Rep. Davis and Senator Boxer Praise University Of California For Establishing Independent Sexual Assault Victim’s Advocate On Every Campus


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Washington, DC, September 17, 2014 | comments

  Congresswoman Susan Davis (D-San Diego) and U.S. Senator Barbara Boxer (D-CA) today praised the announcement by University of California President Janet Napolitano that the system will voluntarily implement the provisions of the Survivor Outreach and Support Campus Act (SOS Campus Act) by establishing an independent, on-campus advocate to support survivors of sexual assault on every UC campus.

“The University of California is setting a powerful example for colleges across the country by creating a victim’s advocate on each of its campuses to help end the epidemic of sexual assault,” Senator Boxer said. “I want to thank President Napolitano for taking to heart the letter I wrote and implementing the key provisions of the SOS Campus Act before it becomes law. I am so proud of the UC system and call on every university to follow its lead.”

“I applaud UC President Janet Napolitano and the Task Force for the decision to create an independent survivors’ advocate on the campuses of the UC system,” said Representative Davis, a senior member of the House Committee on Education and the Workforce. “These advocates are proving effective in the military. An independent advocate puts power back in the hands of those who have been attacked by helping them negotiate the judicial system and providing confidential support. As more survivors come forward to report these crimes, a message will be sent to perpetrators that illegal acts will not be ignored and will be prosecuted.”

Senator Boxer introduced the SOS Campus Act with Congresswoman Susan Davis (D-San Diego) in July. The legislation would require every institution of higher education that receives federal funding to designate an independent advocate for campus sexual assault prevention and response. The advocate would be responsible for ensuring that survivors of sexual assault – regardless of whether they decide to report the crime – have access to:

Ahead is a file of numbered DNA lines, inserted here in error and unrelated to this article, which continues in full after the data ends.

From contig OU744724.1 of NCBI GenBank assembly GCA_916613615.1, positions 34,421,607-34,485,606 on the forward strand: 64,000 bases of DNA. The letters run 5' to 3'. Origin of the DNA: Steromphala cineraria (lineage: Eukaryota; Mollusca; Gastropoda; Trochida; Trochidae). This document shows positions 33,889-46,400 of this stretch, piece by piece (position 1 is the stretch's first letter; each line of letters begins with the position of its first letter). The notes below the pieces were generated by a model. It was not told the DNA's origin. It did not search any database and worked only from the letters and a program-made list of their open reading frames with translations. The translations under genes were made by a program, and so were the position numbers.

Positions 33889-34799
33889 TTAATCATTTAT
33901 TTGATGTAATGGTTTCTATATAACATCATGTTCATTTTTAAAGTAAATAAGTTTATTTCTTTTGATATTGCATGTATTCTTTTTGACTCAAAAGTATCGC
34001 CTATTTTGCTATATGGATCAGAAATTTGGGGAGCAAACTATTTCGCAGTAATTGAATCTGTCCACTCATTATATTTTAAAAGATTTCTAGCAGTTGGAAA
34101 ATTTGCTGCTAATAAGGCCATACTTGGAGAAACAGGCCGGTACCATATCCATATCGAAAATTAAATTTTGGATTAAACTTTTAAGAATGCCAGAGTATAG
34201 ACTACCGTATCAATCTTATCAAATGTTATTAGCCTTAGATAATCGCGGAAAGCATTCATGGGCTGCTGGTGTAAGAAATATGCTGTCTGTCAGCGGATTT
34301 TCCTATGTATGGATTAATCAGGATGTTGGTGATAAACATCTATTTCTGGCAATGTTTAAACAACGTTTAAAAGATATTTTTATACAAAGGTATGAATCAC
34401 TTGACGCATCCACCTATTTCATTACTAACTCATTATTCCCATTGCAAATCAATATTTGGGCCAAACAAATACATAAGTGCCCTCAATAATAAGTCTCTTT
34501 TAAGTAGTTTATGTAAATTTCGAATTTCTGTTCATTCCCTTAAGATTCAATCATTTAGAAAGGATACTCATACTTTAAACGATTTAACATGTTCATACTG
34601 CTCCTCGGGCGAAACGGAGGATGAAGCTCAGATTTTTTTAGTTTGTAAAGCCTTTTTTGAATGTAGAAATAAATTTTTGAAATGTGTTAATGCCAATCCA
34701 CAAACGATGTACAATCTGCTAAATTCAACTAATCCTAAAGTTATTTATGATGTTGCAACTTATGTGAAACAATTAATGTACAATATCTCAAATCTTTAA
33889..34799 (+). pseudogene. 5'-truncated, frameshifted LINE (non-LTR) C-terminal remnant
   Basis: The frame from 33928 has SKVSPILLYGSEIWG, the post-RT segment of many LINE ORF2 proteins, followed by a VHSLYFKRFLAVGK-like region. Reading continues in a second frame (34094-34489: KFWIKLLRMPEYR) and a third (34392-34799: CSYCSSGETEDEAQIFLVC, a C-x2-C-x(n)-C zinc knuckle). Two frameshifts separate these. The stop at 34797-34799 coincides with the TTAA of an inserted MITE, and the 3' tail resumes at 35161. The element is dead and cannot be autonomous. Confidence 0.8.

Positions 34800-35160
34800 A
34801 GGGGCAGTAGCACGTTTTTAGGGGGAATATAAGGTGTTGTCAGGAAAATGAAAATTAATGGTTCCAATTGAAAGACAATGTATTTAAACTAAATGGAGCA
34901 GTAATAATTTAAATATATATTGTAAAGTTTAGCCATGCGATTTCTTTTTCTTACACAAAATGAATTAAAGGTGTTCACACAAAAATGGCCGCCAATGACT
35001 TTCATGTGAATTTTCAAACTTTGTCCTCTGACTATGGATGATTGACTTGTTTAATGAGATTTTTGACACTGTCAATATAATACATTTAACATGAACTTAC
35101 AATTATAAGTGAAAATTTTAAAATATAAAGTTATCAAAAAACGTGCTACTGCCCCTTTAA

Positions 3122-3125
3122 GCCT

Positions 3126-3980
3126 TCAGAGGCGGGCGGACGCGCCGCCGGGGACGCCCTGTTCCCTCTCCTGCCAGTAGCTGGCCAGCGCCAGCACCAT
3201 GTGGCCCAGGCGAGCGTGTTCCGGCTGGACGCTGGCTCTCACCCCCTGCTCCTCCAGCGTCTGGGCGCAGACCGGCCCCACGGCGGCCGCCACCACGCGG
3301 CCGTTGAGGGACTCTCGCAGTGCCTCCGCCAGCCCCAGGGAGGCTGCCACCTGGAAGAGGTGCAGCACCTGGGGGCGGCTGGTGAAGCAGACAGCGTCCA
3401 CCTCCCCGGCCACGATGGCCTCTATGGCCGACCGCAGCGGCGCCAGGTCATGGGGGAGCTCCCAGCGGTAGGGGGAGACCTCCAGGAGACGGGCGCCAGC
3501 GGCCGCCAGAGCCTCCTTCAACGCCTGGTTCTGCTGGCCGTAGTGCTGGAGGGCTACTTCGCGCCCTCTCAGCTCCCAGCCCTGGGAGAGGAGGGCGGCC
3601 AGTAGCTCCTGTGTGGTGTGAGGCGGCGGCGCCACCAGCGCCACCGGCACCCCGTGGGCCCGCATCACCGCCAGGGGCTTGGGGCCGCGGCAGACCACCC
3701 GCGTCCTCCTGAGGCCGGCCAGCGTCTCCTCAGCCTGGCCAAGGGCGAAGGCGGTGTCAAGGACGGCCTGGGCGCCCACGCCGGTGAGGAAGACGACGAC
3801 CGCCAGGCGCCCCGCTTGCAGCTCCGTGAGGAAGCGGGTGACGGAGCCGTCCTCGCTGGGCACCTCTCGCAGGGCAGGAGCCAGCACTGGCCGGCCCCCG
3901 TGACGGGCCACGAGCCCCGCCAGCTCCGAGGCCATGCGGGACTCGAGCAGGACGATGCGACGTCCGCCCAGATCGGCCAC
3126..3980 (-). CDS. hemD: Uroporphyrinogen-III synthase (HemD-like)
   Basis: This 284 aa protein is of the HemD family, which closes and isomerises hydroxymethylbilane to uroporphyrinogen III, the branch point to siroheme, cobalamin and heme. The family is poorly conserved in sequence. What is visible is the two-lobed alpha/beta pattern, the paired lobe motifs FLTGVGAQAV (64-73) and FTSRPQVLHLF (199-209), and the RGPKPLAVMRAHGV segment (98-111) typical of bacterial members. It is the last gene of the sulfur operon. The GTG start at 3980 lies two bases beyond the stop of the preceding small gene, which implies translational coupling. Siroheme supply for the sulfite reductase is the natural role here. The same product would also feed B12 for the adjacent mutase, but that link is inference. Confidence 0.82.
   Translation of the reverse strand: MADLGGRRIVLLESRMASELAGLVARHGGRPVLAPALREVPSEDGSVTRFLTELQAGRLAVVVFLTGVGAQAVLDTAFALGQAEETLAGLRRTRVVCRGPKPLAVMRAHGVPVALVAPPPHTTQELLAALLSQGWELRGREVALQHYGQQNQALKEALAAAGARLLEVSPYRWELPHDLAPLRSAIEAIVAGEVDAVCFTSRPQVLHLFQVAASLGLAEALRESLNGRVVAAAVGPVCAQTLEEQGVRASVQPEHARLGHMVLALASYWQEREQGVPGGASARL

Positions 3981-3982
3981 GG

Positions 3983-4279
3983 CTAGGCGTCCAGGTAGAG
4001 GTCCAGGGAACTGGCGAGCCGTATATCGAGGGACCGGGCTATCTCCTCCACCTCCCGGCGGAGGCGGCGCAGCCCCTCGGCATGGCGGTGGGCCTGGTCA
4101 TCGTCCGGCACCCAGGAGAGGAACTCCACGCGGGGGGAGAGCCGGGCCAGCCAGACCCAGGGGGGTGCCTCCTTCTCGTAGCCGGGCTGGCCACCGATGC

Emergency and follow-up medical care
 

  • Guidance on reporting assaults to law enforcement
  • Medical forensic or evidentiary exams
  • Crisis intervention, ongoing counseling and assistance throughout the process
  • Information on their legal rights 


The advocate will also conduct a public information campaign on the campuses.

In August, Senator Boxer wrote to California colleges and universities, urging them to voluntarily implement the provisions of the SOS Campus Act by creating an independent victim’s advocate on every campus in the state.

The bill is supported by the University of California, the National Alliance to End Sexual Violence, National Women’s Law Center, Break the Cycle, Jewish Women International, the American Association of University Women, Futures Without Violence, the Peace Officers Research Association of California, the Violence Prevention Coalition of Orange County, the Association of Title IX Administrators and Savannah Badalich, Founder of UCLA’s 7000 in Solidarity: A Campaign Against Sexual Assault.

The creation of an independent victim’s advocate office on each of its campuses was part of a broader set of recommendations put forward today by the University of California’s Task Force on Preventing and Responding to Sexual Violence and Sexual Assault. A copy of the University’s report, which includes additional information on the creation of an independent advocacy office on UC campuses, can be found here.

 


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